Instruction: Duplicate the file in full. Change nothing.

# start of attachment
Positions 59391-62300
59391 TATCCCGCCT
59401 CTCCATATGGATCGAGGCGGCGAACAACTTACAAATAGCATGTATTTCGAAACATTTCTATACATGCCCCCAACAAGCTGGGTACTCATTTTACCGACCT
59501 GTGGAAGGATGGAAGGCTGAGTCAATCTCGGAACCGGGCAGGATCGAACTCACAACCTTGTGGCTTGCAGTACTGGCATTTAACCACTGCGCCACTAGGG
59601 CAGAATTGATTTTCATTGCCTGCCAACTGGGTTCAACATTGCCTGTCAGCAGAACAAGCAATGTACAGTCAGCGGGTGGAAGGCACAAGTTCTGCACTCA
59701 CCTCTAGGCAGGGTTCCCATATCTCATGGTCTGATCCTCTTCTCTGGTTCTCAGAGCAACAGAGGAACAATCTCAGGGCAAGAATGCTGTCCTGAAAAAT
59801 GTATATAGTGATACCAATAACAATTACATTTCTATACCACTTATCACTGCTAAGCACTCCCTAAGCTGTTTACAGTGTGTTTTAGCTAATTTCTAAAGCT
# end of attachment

Positions 59391-62300
59391 TATCCCGCCT
59401 CTCCATATGGATCGAGGCGGCGAACAACTTACAAATAGCATGTATTTCGAAACATTTCTATACATGCCCCCAACAAGCTGGGTACTCATTTTACCGACCT
59501 GTGGAAGGATGGAAGGCTGAGTCAATCTCGGAACCGGGCAGGATCGAACTCACAACCTTGTGGCTTGCAGTACTGGCATTTAACCACTGCGCCACTAGGG
59601 CAGAATTGATTTTCATTGCCTGCCAACTGGGTTCAACATTGCCTGTCAGCAGAACAAGCAATGTACAGTCAGCGGGTGGAAGGCACAAGTTCTGCACTCA
59701 CCTCTAGGCAGGGTTCCCATATCTCATGGTCTGATCCTCTTCTCTGGTTCTCAGAGCAACAGAGGAACAATCTCAGGGCAAGAATGCTGTCCTGAAAAAT
59801 GTATATAGTGATACCAATAACAATTACATTTCTATACCACTTATCACTGCTAAGCACTCCCTAAGCTGTTTACAGTGTGTTTTAGCTAATTTCTAAAGCT